Edlyne Jeudy is listed as the vice-president on the group’s website and Milot Berquin as the treasurer.

Jeudy according to the site is a “registered nurse, currently working as the Health & Wellness Director of Carlisle Senior Lifestyle Center” while Berquin “holds a Master’s degree in Journalism and Business, also well recognize as a community leader in Haiti.” 

On Facebook, Solages wrote that he was self-employed, studied at FCC Career College, lived in Fort Lauderdale, Florida, and was from Jacmel. Jacmel is a port town on Haiti’s southern coast. FCC Career College stands for Florida Career College.

On LinkedIn, he wrote that he received a bachelor’s degree in IT, and added that he attended “Florida Security school.” The degree listed was an MB, PI license. Field Of Study Public safety. Dates attended or expected graduation were 2010 – 2012. Under “skills,” he listed: military police, mechanical, electrical, and plumbing (mep) and electrical troubleshooting.

The Post also claimed a second man arrested was also Haitian American.


President Jovenel Moïse was reportedly found dead on the floor of his bedroom on July 7th.. The deputy justice of the peace of Pétion-Ville, Carl Henry Destin, told the Nouvelliste newspaper, that his body was riddled with at least 12 bullets.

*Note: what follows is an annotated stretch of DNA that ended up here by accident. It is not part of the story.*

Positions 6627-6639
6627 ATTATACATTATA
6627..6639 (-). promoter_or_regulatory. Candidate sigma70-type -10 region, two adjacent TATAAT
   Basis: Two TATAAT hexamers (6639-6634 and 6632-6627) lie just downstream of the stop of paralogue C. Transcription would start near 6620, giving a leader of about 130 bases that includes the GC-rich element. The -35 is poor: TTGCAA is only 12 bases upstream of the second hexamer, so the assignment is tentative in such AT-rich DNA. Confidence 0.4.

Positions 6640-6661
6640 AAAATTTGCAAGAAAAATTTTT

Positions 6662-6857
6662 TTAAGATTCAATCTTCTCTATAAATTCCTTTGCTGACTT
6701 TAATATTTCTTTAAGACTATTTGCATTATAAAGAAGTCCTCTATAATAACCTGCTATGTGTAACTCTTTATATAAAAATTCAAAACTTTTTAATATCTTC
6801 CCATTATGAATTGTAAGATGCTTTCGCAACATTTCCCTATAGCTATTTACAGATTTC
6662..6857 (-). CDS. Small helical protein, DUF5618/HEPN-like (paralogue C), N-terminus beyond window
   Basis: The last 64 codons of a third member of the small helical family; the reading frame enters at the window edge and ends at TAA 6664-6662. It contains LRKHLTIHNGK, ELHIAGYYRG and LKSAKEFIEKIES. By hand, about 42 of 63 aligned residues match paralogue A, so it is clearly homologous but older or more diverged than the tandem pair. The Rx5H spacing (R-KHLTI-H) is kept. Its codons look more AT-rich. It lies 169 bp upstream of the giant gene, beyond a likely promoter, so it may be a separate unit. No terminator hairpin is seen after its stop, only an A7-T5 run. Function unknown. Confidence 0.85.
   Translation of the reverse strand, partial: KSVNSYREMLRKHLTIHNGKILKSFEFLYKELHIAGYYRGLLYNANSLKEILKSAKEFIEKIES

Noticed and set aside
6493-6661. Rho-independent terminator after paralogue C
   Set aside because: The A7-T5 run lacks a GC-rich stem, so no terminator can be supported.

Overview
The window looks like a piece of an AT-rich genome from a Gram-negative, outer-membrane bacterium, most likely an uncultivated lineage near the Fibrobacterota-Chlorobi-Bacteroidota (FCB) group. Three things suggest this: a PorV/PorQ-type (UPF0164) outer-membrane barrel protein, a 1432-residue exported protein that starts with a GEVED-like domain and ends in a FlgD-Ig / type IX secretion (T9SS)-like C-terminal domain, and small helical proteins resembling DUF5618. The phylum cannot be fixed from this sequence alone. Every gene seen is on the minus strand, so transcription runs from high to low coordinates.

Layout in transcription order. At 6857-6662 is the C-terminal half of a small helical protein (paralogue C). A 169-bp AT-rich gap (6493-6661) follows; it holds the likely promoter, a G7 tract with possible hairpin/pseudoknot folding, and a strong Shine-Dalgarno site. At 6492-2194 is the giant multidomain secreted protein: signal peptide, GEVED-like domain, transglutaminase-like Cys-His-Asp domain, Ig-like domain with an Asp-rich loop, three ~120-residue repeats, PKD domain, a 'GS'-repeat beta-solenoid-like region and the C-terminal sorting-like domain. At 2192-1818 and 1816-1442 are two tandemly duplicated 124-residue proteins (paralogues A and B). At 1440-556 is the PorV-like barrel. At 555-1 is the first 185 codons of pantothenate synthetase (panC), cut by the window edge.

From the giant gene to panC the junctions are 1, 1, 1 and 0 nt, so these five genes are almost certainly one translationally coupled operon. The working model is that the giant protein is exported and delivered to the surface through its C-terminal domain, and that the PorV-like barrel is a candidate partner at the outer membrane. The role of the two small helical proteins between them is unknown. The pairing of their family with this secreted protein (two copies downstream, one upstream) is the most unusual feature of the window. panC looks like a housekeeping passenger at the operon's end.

He was found dead, lying on his back, blue pants, a white shirt stained with blood, his mouth open, his left eye gouged out, the paper quoted Destin as saying. He also told the paper that Moïse was shot to the forehead, in each nipple, at the hip and in the abdomen by large caliber weapons and with 9 mm projectiles. The president’s office and bedroom were also reportedly ransacked.

The maid and the boy on duty were tied up by members of the commando team who shouted “DEA operation” as they entered the property, the judge said.  No other person at the presidential residence was shot except for the first lady who is now in a Miami hospital. The Moïse’s daughter, Jomarlie Jovenel Moïse, present at the time of the attack, hid in her brother’s bedroom.